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Staying Trim on Turkey Day

Expert offers hosts, guests help on avoiding holiday weight-gain

Please note: This article was published more than one year ago. The facts and conclusions presented may have since changed and may no longer be accurate. And "More information" links may no longer work. Questions about personal health should always be referred to a physician or other health care professional.

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WEDNESDAY, Nov. 22, 2006 (HealthDay News) -- With Thanksgiving tables expected to be laden with an abundance of food, overeating and weight gain are tough to avoid during the holiday.

But Kathy McManus, director of nutrition at Brigham and Women's Hospital, offers some advice for a healthier holiday feast.

For cooks:
  • Ask guests ahead of time if they have any food allergies or dietary restrictions. Include a few dishes that suit multiple diets, such as steamed vegetables flavored with herbs.
  • Experiment with recipe substitutions.
  • Eat a satisfying meal before you start preparing the Thanksgiving meal in order to control your munching while you cook.
  • Don't serve high-fat, high-calorie appetizers, such as dips or cheeses. Instead, serve fresh vegetables and sliced fruit.
  • Skin the fat off refrigerated gravy or broth before you use it.
  • Limit desserts to one or two choices and provide guests with a lower-fat, lower-calorie option.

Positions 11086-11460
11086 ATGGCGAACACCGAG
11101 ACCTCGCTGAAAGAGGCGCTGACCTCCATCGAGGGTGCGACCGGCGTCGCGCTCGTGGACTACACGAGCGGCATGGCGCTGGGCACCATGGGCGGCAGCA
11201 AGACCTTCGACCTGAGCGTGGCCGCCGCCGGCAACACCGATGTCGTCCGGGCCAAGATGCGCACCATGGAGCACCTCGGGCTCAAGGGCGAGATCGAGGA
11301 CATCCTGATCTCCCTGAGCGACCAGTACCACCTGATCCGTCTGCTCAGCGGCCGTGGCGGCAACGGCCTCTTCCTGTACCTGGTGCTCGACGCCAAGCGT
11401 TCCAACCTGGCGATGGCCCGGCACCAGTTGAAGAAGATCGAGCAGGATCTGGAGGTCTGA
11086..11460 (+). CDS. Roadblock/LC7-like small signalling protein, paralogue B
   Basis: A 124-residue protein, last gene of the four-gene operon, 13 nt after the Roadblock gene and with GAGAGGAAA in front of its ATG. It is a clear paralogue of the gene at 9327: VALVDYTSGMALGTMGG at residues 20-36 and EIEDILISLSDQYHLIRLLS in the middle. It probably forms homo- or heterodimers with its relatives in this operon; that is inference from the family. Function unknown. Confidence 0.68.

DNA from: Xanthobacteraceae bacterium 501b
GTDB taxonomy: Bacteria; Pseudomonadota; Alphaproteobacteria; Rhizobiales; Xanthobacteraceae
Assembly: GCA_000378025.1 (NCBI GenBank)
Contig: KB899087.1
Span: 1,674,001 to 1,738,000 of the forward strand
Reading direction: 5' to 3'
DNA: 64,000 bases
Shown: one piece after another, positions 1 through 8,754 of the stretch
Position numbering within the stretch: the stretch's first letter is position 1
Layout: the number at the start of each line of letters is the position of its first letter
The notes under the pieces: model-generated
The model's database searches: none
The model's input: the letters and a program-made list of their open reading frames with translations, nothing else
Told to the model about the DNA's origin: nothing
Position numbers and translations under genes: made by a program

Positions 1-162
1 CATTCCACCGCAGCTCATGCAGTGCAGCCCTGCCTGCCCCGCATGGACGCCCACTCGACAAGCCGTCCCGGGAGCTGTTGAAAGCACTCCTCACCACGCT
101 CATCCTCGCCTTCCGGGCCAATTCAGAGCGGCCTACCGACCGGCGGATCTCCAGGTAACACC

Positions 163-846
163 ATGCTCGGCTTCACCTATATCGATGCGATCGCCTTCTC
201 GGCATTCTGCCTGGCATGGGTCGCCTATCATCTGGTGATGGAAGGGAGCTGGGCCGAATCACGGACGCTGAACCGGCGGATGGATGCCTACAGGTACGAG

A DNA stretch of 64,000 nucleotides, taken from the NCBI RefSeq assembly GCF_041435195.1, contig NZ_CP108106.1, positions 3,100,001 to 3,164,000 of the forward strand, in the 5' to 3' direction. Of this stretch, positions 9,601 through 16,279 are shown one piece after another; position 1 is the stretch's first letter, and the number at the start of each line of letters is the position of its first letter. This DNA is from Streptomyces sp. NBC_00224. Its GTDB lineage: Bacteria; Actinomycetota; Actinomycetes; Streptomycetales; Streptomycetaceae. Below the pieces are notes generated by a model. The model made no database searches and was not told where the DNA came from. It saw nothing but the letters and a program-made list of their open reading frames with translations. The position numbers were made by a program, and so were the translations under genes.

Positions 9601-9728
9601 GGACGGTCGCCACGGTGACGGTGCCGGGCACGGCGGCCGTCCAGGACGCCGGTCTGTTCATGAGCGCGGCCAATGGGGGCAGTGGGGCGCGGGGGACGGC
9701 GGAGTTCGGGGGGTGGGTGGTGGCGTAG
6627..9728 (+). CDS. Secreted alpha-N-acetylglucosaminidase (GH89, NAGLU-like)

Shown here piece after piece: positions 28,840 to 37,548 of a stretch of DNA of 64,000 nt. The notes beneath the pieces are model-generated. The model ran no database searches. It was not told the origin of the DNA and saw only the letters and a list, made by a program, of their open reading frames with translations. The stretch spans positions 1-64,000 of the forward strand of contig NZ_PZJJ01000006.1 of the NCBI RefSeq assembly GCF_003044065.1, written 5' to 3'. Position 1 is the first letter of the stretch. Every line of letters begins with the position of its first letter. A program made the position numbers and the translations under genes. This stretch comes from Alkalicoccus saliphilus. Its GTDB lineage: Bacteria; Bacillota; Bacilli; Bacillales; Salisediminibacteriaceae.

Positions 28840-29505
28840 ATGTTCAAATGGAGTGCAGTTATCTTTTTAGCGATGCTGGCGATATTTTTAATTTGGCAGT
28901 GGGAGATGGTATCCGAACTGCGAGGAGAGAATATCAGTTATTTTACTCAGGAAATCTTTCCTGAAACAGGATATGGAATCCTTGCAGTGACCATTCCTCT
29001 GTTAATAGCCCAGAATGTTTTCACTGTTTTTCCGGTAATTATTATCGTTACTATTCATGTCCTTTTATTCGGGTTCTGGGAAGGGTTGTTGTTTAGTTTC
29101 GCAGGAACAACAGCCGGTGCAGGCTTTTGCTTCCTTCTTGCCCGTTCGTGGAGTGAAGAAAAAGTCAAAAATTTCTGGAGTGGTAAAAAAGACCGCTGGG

• Plan a post-Thanksgiving stroll with your family and guests.

For guests:

  • Exercise and eat healthy before Thanksgiving.
  • If you have a special dietary need, offer to bring a health dish to share with the hosts and other guests.
  • Eat a fiber-rich snack before the Thanksgiving meal to help prevent you from eating too much or too fast. Drink plenty of water to keep your body hydrated.
  • Make wise choices when you're loading your plate. Take only small amounts of foods with saturated fat and high calorie content. Divide your plate into sections: half vegetables, a quarter lean protein and a quarter starch.
  • Beware of "hidden" calories in alcoholic beverages and sugary mixed drinks.
  • Limit yourself to a small serving of dessert.
  • Eat slowly and stop before you're full. It takes about 20 minutes before your body registers that it's full.

More information

The U.S. Centers for Disease Control and Prevention has more about doing holidays the healthy way.

SOURCE: Brigham and Women's Hospital, news release, November 2006


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